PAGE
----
YME pilots bullying prevention program

GRANITE FALLS -- Laurie Schultze and Robin Henderson want Yellow Medicine East Public School students to STAND UP against bullying. STAND UP is the theme for the Olweus Bullying Prevention Program being piloted by YME for two years with the help ...

GRANITE FALLS -- Laurie Schultze and Robin Henderson want Yellow Medicine East Public School students to STAND UP against bullying.

STAND UP is the theme for the Olweus Bullying Prevention Program being piloted by YME for two years with the help of a $7,000 grant from PACT 4 Families Collaborative. The program was developed by Dan Olweus, a psychologist from Norway.

YME is piloting the program to reduce the rate and incidence of bullying in the schools, says Schultze, YME curriculum and staff development coordinator. Two other districts -- ACGC and BOLD -- also received grants to pilot the program.

Schultze and Henderson discussed the program in a recent telephone interview with the Tribune.

Schultze says students from kindergarten to 12th grade are being asked to stand up for themselves, stand up for others and stand up against bullying.


With all the news reports, information and data available on the short-term and long-term negative effects of bullying, "we felt that it was a program that it's time to look into,'' says Schultze.

According to Olweus, bullying poisons the educational environment and affects the learning of every child. In 1982, three Norwegian boys, ages 10 through 14, committed suicide, apparently as a result of severe bullying by classmates, according to the Web site Education World.

The event triggered outrage and shock and led Olweus to develop a bullying intervention program. He tested his program on more than 2,500 students in Bergen, Norway, and found incidents of bullying dropped by more than 50 percent.

The Web site Project Alliance quotes Olweus' research indicating about 15 percent of students are either bullied regularly or are themselves bullies. The direct types of bullying, such as physical behaviors, name-calling and teasing, increase in the elementary years, peak in middle school and decline in high school. While physical behaviors may lessen over time, verbal teasing remains constant, according to Olweus.

YME defines bullying as repeated exposure to negative actions on the part of one or more students. The district doesn't have a glaring problem with bullying, says Schultze, but she says everyone knows the unacceptable behavior happens.

"The interesting thing is we do know who the bullies are. We certainly know who the victims are,'' says Schultze.

The piece that's missing, she says, is the bystander.

"Bystanders are those that literally stand by and either are a little bit a part of it, or they're snickering or they are watching and feeling bad and won't step up,'' she says. "What we want to do is get the ones that are sort of participating and snickering about it to realize that that behavior needs to stop. We want the students who are bothered by the behavior to feel comfortable in stepping up.''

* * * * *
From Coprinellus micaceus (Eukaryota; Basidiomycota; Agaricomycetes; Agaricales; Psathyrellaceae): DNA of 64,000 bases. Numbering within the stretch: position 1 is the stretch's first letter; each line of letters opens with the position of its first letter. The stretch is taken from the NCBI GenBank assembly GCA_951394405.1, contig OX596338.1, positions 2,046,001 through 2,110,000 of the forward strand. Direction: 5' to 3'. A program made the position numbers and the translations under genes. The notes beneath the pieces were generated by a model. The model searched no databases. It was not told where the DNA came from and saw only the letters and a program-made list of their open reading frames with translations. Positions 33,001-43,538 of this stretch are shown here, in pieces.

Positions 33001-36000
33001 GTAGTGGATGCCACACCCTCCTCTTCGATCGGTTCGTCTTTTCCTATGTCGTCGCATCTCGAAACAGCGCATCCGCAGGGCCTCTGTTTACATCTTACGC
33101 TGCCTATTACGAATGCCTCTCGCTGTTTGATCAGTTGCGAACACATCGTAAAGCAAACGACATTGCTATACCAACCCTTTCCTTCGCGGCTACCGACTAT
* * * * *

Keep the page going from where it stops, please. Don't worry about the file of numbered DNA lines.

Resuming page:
Stepping up means talking to teachers, say Schultze and Henderson.

"We trained our staff and our administrators to listen and hear what these students are saying, to process more information about the incident, and then pretty much if it needs to be handled by the administration or the school social workers, it goes to that level,'' Schultze explains.

Henderson, intergenerational coordinator at Bert Raney Elementary School, says the district has adopted four rules:

n We will not bully others.

n We will help students who are being bullied.

n We will include students who are left out.

n We will report bullying.

"They're pretty simple, but I think it's a good message that can be for any age level,'' says Henderson.


The program began Jan. 17 with presentations on the bullying prevention theme by actors from Climb Theater and Homeward Bound Theatre.

Classroom teachers are holding weekly meetings on bullying prevention issues.

At Bert Raney and H.A. Hegg elementary schools, students received colorful elastic wrist bands. "We feel it's just a way to keep promoting the anti-bullying message,'' says Henderson.

The program is being well-received by students. Schultze says teachers were surveyed after they had an opportunity to talk to students. She said reactions were quite positive.

"More comments about 'I'm glad something is finally being done, that this is a good thing,' '' says Schultze.

The Olweus program is new to PACT 4, which serves 14 school districts and community partners in Kandiyohi, Meeker, Renville, and Yellow Medicine counties, said Sarah Wennerberg, PACT 4 evaluations specialist.

PACT 4 will use survey results of students' and teachers' experiences, perceptions and observations about bullying at the end of two years to determine if PACT 4 will recommend the Olweus program to other schools, according to Wennerberg.

A SHARE (Supporting Healthy And Respectful Environments) grant is providing funds for the Olweus program.


"We'd like to show that it is effective and, if so, then other schools can opt to participate,'' said Wennerberg. "I think with our SHARE grant if another district wanted to start it up next school year, they might be able to do so. But we'd have to have our results from the pilot study put together before anybody would want to decide that.''

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